Rashad Grimes once faced capital murder charge, now in Cumberland School of Law

Ameera Steward The Birmingham Times

At age 17, Birmingham-native Rashad Grimes faced a capital murder charge in the slaying of another person in his Ensley neighborhood. At the time, Grimes—a 24-year-old student at the Samford University Cumberland School of Law and thriving entrepreneur—was a Jackson-Olin High School senior preparing to graduate and looking forward to the future.

Here’s what he remembered about the April 2012 incident: Grimes and four of his friends had gone to a party. As they were walking home, a male in the area “was … harassing us, like, asking, ‘What are you doing in this neighborhood?’ We left and tried to avoid [him].”

The male returned in a car, hanging a gun out of the window. He confronted Grimes and his friends on “a territory thing.”

Grimes said, “You got some people from Ensley, some people from Central Park. So, I guess the guy was like, ‘Are y’all from [Ensley]?’ “One of my friends shot the guy in self-defense.”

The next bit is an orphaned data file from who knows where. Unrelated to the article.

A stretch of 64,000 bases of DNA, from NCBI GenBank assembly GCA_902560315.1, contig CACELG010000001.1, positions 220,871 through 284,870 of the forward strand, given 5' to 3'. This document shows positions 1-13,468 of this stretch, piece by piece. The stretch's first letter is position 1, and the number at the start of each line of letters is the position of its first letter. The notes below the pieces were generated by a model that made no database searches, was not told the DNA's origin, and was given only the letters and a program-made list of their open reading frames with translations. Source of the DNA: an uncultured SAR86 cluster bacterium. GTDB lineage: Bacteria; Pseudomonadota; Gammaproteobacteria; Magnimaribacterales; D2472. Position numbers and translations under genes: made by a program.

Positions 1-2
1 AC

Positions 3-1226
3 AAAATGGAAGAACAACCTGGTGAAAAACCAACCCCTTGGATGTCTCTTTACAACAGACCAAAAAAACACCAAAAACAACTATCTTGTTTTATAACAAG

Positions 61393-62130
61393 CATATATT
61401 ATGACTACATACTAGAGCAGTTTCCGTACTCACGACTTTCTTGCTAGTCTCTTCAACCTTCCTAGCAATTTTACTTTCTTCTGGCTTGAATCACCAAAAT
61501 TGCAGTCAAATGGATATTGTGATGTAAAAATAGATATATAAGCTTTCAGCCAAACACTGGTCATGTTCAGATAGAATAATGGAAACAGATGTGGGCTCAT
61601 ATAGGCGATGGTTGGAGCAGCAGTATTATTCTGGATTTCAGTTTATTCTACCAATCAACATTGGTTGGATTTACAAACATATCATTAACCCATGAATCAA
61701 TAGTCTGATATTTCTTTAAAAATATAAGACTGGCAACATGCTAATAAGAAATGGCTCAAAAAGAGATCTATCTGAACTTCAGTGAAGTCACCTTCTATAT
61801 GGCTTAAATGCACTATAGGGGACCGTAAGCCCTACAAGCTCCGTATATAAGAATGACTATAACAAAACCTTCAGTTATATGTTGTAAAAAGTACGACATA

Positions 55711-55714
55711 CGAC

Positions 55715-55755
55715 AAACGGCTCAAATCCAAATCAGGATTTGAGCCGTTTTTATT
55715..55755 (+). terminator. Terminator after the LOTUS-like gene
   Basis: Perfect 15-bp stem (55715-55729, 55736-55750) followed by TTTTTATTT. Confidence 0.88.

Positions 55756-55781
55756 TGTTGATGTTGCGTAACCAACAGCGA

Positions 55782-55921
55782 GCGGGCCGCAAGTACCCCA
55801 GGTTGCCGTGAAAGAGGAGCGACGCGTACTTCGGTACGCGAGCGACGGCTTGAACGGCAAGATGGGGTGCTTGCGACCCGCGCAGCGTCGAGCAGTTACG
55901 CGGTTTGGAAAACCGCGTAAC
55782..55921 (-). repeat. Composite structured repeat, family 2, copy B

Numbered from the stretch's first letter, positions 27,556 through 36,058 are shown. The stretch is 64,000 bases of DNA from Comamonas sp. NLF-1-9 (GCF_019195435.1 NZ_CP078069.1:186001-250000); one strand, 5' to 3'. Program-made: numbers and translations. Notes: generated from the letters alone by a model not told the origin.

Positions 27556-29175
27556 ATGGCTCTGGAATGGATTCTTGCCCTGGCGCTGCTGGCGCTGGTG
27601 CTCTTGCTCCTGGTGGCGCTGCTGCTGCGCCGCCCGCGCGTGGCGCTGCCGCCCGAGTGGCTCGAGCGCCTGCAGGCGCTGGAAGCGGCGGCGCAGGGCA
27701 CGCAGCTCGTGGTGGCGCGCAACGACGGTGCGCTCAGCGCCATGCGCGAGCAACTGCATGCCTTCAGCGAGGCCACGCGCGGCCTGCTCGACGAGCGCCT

Initially, police attempted to charge Grimes and the other teens with capital murder. They were arrested, taken to jail for 48 hours, and then released.

“It was an eye-opener,” Grimes said. “To be 17, it was … a traumatizing type of thing, … knowing how things can really turn upside in a matter of seconds, … just by being in the wrong place at the wrong time. We were just … kids.”

Grimes said the incident could have had an adverse impact on his life, but “from that point forward, I made it a point to move forward.”

He acknowledges that the incident may be one reason he chose to attend law school: “I definitely took that and … allowed it to be an inspiration. Even if I choose not to go into [the] criminal aspect of law, I can definitely still be an advocate because I’m trying to become a lawyer now.”

Grimes said the 2012 incident also taught him the importance of having a good attorney.

“In the African-American community, a lot of people aren’t necessarily guilty; they just don’t have the proper representation,” he said. “That’s what happened to me. … If we hadn’t had proper representation, [our situation] could’ve gone the total opposite way.”

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